Timor's controversial gun amnesty ends

Timor's controversial gun amnesty ends

Timor's controversial gun amnesty ends

Updated 19 December 2011, 13:08 AEDT

East Timor's six-month gun amnesty has ended, but the controversery surrounding the program has not.

The police operation to collect illegal weapons from civilians began immediately after the president was shot by a gang of armed rebels in February.

Under the operation, citizens who handed in weapons of their own volition would not be prosecuted.

Interim Police Commander Afonso De Jesus says the task force assigned to the operation netted mostly antique and home made weapons - such as hunting tools and makeshift arrows known as rama ambons.

"We find also some explosives like hand grenade," he said.

But former interim prime minister and current Freitilin MP, Estanislau Da Silva, has criticsed the operation, saying it is futile to collect home made weapons.

"I think it is a bit pointless because traditional weapons they can hand in one today, and they can make two or three or four or five after tomorrow - those traditional weapons they are usually for hunting, so it's not going to make that much difference because it can be easily done at home".

Police weapons need to be recovered

Mr Estanislau Da Silva says the police should focus their attention on trying to recover the many weapons taken from police and military armories during the crisis in 2006, and follow up the process with prosecutions.

Meanwhile, parliament is due to resume sitting later this month, and one of the first items on the agenda is the government's proposed gun law.

Earlier this year when the draft law was tabled, several parliamentarians almost came to blows over the provision that would grant licenses for civilians to carry arms.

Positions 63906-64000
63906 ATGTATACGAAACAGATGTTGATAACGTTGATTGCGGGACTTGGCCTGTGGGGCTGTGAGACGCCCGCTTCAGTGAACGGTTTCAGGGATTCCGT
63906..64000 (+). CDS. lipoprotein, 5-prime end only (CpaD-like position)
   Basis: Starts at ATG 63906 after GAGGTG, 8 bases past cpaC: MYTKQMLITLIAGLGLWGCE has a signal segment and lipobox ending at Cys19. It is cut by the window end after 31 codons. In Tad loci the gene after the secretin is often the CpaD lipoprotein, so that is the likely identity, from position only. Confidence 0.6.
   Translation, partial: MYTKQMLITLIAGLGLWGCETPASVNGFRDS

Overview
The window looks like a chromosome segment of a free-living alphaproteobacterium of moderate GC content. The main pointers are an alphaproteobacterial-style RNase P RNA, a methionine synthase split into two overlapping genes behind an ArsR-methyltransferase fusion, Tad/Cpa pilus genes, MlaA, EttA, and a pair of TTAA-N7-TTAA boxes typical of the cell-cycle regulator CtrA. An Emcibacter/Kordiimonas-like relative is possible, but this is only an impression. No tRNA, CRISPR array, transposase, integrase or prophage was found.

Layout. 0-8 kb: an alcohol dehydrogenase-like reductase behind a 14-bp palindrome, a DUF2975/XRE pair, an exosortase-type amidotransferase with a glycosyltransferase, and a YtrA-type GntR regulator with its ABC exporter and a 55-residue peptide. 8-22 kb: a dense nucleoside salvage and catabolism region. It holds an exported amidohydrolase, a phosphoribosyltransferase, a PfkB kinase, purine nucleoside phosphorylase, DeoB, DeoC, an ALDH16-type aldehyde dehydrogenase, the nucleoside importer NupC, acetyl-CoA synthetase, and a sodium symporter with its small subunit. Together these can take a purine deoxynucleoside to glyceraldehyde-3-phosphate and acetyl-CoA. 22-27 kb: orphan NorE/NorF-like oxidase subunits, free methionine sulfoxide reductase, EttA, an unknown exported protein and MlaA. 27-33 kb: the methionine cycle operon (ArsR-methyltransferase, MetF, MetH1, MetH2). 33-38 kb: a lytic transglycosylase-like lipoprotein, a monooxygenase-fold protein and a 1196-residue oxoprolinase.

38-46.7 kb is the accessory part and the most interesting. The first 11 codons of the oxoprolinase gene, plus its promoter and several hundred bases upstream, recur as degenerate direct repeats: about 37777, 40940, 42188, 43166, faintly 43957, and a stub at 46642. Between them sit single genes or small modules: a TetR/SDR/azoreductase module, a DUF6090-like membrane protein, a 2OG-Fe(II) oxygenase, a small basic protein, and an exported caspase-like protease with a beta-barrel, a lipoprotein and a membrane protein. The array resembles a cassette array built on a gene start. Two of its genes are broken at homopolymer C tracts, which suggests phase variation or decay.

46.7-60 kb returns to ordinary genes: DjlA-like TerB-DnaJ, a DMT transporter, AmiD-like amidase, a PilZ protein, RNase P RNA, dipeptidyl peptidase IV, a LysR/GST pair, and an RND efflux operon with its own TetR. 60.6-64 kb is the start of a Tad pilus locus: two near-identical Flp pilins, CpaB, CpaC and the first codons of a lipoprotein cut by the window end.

Mr Estanislau Da Silva says the idea is too upsetting for the people of East Timor to consider, after the country was torn apart by illegally armed civilian militias during 2006.

"We don't agree with it. We certainly agree we should have regulation on the use of arms for security forces," he said.

"This is a different thing. ...this law is to legalise the use of weapons by civilians and it is very dangerous - people are still traumatized".

Civilians could carry weapons

Current legislation developed by the UN transitional administration after independence in 1999 does allow for civilians to be granted licenses "in exceptional circumstances" and only if the licensed activity is in the "public interest".

A report by the Small Arms Survey, a Geneva-based independent research group, warns the new draft law could "lower the threshold" for those eligible to carry arms.

A government spokesman told the ABC the draft legislation is part of updating from the UN transitional law, and is designed to ensure that licenses are only issued to those who can justify the need to carry arms for specific duties.

For full interview see the Connect Asia website at http://radioaustralia.net.au/connectasia